Where I go...what I feel...and where I'm challenged
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Wednesday, October 25, 2017
Hope for The Lost Generation of Syrian Refugee Children
They've been referred to as "The Lost Generation...Syrian refugee kids living in Lebanon growing up without an education. Rewinding the clock a bit from my visit to the Syrian refugee camps in Lebanon, we started our day visiting one of the World Vision schools dedicated to the education and well being of the Syrian refugee children. As we pulled up to the school, everything seemed very tidy. We walked inside and were greeted by a teacher who was prepared to give us a tour of the classrooms.
We received a brief overview of the school and then we were invited to go inside each classroom to meet the children. The first thing I noticed was that these children were full of smiles and very engaged in their classwork. We were interrupting their classwork for a few minutes, but they didn't seem to mind. They were eager to take some photos with us which was awesome.
The classrooms were much like any school in the US with lots of the children's artwork and projects on the walls. This was a very nice school and the children who attended here were very blessed to receive such a top-notch education. This was my first look at the "on-the-ground" work of World Vision and it was VERY impressive!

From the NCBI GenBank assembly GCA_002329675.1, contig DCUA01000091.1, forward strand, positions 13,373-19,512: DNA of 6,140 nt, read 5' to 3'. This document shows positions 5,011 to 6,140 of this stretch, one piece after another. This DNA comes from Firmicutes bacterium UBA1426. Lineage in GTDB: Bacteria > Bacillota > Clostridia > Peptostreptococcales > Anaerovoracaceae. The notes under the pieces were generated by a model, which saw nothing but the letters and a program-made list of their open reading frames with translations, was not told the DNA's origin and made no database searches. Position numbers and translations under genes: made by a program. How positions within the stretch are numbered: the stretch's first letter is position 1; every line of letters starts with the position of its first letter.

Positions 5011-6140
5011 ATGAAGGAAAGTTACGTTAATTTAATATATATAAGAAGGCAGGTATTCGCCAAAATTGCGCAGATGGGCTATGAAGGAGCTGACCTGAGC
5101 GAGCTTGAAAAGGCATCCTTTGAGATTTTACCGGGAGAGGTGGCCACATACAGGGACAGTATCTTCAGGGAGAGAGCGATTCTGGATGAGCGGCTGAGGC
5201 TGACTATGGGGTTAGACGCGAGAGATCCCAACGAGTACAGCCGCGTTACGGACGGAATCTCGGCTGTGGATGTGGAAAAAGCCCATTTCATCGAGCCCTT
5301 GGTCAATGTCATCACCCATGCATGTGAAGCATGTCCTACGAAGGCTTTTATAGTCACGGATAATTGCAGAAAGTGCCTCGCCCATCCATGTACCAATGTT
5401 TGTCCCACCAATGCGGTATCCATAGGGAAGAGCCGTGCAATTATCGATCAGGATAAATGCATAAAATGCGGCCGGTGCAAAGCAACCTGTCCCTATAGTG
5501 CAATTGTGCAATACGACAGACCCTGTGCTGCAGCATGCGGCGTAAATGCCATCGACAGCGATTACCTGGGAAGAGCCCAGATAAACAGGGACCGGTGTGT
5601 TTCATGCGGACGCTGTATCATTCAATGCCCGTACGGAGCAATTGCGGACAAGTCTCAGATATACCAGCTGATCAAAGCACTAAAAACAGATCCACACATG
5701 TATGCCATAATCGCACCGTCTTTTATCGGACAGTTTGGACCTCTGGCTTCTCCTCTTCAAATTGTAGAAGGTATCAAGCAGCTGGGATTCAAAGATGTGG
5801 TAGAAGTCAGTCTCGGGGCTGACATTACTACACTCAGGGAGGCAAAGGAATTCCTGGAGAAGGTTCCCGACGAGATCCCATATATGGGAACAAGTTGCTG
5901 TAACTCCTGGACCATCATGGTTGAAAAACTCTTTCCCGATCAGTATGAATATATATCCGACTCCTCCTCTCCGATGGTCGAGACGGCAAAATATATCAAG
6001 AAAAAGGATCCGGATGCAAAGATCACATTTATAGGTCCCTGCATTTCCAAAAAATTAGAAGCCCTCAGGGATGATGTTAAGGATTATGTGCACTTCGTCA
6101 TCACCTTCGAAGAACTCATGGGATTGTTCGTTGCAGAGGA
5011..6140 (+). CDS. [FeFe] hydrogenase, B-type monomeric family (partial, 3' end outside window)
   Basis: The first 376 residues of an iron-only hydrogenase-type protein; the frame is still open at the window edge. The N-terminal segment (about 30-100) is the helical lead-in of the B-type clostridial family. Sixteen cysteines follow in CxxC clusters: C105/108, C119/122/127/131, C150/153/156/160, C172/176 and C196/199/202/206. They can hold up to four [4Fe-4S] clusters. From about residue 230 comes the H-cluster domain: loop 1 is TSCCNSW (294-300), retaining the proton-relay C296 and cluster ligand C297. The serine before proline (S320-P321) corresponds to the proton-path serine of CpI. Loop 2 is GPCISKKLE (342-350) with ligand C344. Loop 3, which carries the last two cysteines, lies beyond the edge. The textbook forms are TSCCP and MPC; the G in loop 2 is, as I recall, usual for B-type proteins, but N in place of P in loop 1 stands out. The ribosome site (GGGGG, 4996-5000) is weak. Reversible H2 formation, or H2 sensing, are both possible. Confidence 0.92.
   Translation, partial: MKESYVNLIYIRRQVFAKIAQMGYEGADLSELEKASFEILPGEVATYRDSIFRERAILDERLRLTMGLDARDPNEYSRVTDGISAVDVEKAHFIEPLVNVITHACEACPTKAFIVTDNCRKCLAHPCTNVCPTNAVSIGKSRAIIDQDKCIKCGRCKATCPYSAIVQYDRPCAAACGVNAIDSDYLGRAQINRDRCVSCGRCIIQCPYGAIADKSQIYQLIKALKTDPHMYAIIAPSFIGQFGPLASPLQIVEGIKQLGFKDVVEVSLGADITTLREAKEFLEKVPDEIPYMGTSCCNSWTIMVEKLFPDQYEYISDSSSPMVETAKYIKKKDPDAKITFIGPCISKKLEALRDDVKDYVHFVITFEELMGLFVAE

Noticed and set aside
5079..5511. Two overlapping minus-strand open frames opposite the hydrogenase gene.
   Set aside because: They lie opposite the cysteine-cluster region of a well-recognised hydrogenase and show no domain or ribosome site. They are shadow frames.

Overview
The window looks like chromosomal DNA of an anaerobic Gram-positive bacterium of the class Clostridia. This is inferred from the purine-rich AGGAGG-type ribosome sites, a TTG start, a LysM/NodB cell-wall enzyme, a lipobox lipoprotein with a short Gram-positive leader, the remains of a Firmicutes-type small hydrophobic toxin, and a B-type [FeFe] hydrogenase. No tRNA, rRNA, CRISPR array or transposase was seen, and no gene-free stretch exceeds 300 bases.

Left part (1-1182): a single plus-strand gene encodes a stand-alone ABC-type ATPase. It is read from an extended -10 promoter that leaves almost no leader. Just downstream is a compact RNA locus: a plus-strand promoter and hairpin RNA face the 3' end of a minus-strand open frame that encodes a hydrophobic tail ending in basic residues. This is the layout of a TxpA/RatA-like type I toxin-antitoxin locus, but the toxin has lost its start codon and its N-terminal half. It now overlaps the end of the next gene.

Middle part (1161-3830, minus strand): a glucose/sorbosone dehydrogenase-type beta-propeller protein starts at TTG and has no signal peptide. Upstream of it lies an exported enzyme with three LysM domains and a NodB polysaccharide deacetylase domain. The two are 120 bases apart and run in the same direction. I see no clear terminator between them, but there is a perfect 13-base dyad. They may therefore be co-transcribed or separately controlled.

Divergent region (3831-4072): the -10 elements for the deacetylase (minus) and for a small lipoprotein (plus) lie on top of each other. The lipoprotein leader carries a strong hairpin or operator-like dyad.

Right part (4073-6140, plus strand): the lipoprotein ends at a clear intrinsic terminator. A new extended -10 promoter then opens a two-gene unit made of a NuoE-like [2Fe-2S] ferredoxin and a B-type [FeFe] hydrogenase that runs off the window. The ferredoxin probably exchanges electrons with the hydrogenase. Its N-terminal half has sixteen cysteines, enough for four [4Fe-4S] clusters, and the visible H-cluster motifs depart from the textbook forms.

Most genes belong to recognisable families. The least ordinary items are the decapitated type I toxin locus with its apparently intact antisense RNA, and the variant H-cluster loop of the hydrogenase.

I can't imagine what my life would have been like had I not had the opportunity for a quality education. Because I happened to be born in a country like the USA, education was always available to everyone. This is just not the case in many places around the world. Lebanon provides a good education for their children, but imagine what it was like for Lebanon to inherit about 500,000 new children into their education system. Overwhelming to say the least.
Another challenge in the education system is transport, which regardless of how low the price, is often unaffordable. Language can be a barrier, as some subjects in the Lebanese curriculum are taught in French or English, and in other cases, parents worry about bullying. Many times, girls are expected to stay home to assist with chores, while boys are expected to work and provide for their parents.
So many challenges! But World Vision is making a difference! For much of my life, I've seen the World Vision ads on TV promoting their child sponsorship program. I often wondered where that money really went. Without turning into a big commercial, I can tell you that the work of World Vision is top notch and that they are a world leader when it comes to the lions share of their funds going directly to projects. They are legit!
As my time in Lebanon was ending, My heart broke for the Syrian children and their families who are now living as refugees in Lebanon. In just 2 short days, I saw, heard, and experienced the horror stories of those who had survived war and terror. In the midst of these tragic stories was the bright light of the work of World Vision. As we look at ourselves in the mirror, my prayer is that we develop lives of generosity that actively reflect the love of God to the poor and broken people of the world!